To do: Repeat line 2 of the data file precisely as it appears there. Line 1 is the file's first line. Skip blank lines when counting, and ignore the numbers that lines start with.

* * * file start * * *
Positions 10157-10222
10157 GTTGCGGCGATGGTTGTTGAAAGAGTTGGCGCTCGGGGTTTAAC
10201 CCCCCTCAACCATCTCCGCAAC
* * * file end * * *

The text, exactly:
10157 GTTGCGGCGATGGTTGTTGAAAGAGTTGGCGCTCGGGGTTTAAC